In Part 2 of the Brainy Girl’s Guide to Productivity I provided an overview of the Getting Things Done® system which is the one I use to manage tasks and activities. l could write a whole book on the tools and software that are available to implement GTD® and indeed people have. Google ‘GTD’ and you will find hundreds of blog posts on the subject. Just search your app store of choice and you’ll find plenty of apps to choose from too. Over the years I’ve tried a few and they worked pretty well.
I now use Evernote® which, unlike some of the other apps, isn’t designed for GTD at all. Evernote is a popular application for recording notes and storing information. If you recall Part 2, Evernote is my ‘Step 1: Capture’ system. I’ve been using it for a few years now and have stuck with it. It’s the longest I’ve stuck with one tool or system to implement the GTD approach and I can’t see myself moving away from it any time soon.
I record absolutely everything in Evernote. You can type notes, record voice memos, forward emails to action, write checklists and it even has handwriting recognition. Notes are stored in notebooks but you can also tag your notes. You can download Evernote’s Web Clipper to clip articles, screenshots and emails from the web straight to whichever folder you choose in your Evernote account. Both Evernote and the Web Clipper are free to download, unless you want to upgrade to their Premium account. However, for most people the free version will suffice.
For a great series of Evernote training videos check out Evernote Scott on YouTube.
But how do you implement GTD in Evernote?
Well, there’s a secret weapon.
I have a confession to make. It’s not my secret weapon.
There is a site and system that’s actually called The Secret Weapon (TSW), which has been designed to integrate GTD and Evernote together. TSW describes itself as ‘a no BS approach to personal productivity’ and that’s pretty much how it works for me.
TSW explains how to set up your notebooks and tags in Evernote in accordance with the GTD system. So I have just 4 notebooks: Action Pending (my GTD inbox), Filing Cabinet (information & research), Complete and Personal. I can clearly see what I need to action without having to trawl through lots of different notebooks because everything I need to take action on goes into the Action Pending folder. Once actioned I move it to the Complete folder, Research folder or I delete it.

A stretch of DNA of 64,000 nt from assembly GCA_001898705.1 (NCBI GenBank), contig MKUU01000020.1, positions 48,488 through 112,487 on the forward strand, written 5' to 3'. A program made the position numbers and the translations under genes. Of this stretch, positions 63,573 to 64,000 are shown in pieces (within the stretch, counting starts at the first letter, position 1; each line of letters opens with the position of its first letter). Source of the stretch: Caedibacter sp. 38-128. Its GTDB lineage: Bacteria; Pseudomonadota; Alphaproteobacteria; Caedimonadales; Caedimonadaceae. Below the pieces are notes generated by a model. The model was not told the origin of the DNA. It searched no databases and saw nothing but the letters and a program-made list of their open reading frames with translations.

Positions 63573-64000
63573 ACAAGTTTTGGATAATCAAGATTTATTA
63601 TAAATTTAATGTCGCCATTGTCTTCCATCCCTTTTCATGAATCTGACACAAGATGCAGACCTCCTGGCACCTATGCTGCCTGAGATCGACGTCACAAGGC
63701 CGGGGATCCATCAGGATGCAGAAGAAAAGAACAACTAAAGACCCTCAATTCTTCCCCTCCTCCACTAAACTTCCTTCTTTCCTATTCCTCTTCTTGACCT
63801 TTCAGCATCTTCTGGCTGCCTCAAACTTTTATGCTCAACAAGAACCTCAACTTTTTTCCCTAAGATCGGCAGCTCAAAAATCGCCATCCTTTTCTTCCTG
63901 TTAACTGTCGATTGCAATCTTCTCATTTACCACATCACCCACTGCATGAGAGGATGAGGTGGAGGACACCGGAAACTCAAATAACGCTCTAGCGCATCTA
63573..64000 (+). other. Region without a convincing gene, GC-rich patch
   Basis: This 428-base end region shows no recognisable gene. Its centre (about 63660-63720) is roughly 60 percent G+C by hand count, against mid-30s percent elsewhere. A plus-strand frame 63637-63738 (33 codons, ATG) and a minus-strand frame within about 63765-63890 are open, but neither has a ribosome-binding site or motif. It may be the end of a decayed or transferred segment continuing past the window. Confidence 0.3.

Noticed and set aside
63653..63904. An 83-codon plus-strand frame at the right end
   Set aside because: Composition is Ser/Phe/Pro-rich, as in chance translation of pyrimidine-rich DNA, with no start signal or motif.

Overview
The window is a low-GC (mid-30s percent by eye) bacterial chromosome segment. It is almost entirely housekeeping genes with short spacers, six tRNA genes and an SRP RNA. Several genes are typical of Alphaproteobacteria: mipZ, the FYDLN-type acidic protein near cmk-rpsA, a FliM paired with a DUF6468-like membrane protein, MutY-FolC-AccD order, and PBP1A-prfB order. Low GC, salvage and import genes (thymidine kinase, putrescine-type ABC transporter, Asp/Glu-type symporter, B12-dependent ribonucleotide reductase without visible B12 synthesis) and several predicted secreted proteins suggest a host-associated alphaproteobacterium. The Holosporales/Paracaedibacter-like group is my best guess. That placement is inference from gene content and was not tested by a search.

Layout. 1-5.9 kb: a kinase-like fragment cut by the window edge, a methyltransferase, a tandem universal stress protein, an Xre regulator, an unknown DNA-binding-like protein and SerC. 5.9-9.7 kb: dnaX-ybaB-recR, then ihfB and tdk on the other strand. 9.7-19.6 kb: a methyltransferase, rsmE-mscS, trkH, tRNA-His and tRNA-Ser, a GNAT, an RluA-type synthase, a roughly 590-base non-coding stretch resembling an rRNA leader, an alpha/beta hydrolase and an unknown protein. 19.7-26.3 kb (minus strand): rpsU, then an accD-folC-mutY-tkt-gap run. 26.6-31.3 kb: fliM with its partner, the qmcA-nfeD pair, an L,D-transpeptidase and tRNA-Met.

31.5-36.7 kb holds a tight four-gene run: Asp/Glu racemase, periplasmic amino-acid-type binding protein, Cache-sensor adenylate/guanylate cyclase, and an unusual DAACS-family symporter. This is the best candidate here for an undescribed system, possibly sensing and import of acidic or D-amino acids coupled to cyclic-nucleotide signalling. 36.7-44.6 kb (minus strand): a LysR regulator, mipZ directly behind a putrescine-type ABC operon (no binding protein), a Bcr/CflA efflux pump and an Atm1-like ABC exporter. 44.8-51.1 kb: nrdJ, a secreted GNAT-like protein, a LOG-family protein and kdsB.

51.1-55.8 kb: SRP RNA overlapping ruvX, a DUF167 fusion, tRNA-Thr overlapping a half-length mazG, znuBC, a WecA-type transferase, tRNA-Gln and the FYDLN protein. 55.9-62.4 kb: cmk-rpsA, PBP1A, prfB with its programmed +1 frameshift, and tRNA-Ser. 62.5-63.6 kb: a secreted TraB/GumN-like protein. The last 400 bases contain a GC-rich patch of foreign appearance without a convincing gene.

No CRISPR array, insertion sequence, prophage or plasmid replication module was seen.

Emails that need to be actioned can be forwarded to my Evernote email address and delivered straight to my Action Pending notebook.
I use Tags to ‘file’ my notes according to topic which makes it easy to find them.
What if you prefer to write things down in a notebook?
If you still prefer to write your notes by hand in a notebook, Evernote have their own Moleskin notebooks (you can buy them on Amazon) which have specially designed paper which enables you to scan in your handwritten notes to the Evernote app. The Moleskin notebooks also come with stickers which correspond with your notebooks and tags. These are recognised by the app when you scan your notes in so that your notes are automatically filed straight into whichever notebook or tag you assign them.
There are some issues with the Evernote Moleskin notebooks. Some people find the paper too thin, they are quite expensive and only come in black and craft colours. You could just use a regular notebook, scan in any notes with your phone and then assign the scanned picture to a notebook or tag but I like them for three reasons.
1) I like the simple black notebooks. For years I bought pretty notebooks every time I saw them. I’d start a fresh one but then I’d move on to the next pretty notebook when I saw it. I rarely used up a notebook and my notes were all over the place. I have a large box full of half used beautiful notebooks. My black notebooks on the other hand are easy to find (I used to forget which of the various beautiful notebooks lying around was my current one) and are the perfect size to carry around. And if plain black notebooks are good enough for Richard Branson they’re good enough for me.
2) I like the thin pages. I find the thin pages mean you can fit an awful lot notes in one small notebook. My notebooks seem to last exactly 6 months which is quite a long time considering I record absolutely everything in them.
3) Even if you don’t make use of the special ‘scannable’ pages and stickers, you get three free months of Evernote Premium with each notebook. Evernote Premium isn’t necessary either but I use it and so the notebooks work out as very good value for me.
So that’s my system for getting things done.
- Remember – you can’t manage time, only your activities.
- Read the GTD book or check out the website.
- Download Evernote and the Evernote Web Clipper onto your desktop and all your devices. Evernote works on everything as far as I am aware (I have it on Ipad, IPhone, Android and Windows) and it will sync between them.
- Go to http://www.thesecretweapon.org/ and follow the instructions to set up Evernote using the GTD system.
- If you like to make handwritten notes you can scan them into Evernote from your physical notebook. Buy the Evernote Moleskin notebooks if you want to go Premium or want your notes automatically ‘filed’ for you.
- Forward emails that need you to take action straight to your Evernote email account to manage everything in one place.
I’d love to hear if you use a productivity/time management system and how well it works. What technology do you use to help you? Let me know if you’ve decided to try the GTD system out for yourself and how you’re getting on. Just drop me a comment below.